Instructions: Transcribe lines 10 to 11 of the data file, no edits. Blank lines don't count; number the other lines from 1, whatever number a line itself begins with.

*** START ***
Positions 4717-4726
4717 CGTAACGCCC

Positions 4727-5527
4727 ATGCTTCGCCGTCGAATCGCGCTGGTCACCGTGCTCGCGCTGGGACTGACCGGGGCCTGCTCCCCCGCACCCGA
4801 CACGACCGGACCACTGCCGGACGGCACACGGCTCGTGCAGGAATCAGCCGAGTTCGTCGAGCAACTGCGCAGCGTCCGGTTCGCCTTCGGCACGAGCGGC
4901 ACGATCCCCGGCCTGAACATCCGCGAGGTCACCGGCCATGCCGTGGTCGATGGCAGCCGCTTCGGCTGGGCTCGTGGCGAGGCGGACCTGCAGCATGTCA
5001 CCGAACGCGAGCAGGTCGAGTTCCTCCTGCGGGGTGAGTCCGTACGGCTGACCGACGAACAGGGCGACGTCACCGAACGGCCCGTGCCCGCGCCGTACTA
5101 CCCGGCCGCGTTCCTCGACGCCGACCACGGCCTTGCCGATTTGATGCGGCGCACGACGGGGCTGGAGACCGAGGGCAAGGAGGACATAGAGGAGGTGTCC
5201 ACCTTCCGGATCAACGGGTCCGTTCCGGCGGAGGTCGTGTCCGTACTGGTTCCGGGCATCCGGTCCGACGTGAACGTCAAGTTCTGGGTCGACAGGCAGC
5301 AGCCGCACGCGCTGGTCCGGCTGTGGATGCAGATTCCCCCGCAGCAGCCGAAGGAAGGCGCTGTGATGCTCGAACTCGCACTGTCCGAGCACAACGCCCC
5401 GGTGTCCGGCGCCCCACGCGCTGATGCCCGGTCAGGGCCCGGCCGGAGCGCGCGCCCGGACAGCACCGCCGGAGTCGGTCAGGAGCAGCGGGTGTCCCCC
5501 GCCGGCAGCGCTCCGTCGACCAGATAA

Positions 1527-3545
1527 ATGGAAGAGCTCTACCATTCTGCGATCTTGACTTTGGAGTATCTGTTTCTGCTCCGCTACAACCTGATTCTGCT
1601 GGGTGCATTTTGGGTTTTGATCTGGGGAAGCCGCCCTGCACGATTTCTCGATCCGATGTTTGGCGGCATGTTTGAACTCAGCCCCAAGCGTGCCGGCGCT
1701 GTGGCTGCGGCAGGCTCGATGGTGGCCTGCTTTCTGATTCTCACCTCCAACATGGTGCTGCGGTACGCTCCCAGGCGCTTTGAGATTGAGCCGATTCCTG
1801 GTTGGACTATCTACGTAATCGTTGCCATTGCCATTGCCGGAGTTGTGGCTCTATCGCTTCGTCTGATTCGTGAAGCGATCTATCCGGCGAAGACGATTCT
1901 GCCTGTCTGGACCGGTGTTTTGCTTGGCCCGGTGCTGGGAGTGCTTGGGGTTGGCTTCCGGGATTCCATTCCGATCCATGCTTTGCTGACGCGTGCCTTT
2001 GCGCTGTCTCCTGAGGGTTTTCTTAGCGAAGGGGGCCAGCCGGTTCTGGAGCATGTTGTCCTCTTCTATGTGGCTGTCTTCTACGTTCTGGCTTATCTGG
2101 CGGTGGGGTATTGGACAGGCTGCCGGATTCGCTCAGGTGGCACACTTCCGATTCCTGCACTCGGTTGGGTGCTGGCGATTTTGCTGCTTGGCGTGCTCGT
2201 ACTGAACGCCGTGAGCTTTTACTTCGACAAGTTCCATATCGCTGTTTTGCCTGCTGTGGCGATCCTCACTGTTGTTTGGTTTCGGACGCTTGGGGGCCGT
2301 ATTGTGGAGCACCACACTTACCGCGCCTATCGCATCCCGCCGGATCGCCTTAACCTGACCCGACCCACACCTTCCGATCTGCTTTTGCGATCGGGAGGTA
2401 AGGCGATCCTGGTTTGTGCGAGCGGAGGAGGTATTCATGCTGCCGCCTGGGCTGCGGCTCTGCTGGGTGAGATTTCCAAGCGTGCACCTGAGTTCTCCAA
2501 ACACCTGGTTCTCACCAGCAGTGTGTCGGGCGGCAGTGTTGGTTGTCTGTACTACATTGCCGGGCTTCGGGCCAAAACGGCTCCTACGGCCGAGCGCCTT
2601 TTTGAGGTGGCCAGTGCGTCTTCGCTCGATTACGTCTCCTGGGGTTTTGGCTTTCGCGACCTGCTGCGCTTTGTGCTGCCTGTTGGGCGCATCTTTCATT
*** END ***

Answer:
5301 AGCCGCACGCGCTGGTCCGGCTGTGGATGCAGATTCCCCCGCAGCAGCCGAAGGAAGGCGCTGTGATGCTCGAACTCGCACTGTCCGAGCACAACGCCCC
5401 GGTGTCCGGCGCCCCACGCGCTGATGCCCGGTCAGGGCCCGGCCGGAGCGCGCGCCCGGACAGCACCGCCGGAGTCGGTCAGGAGCAGCGGGTGTCCCCC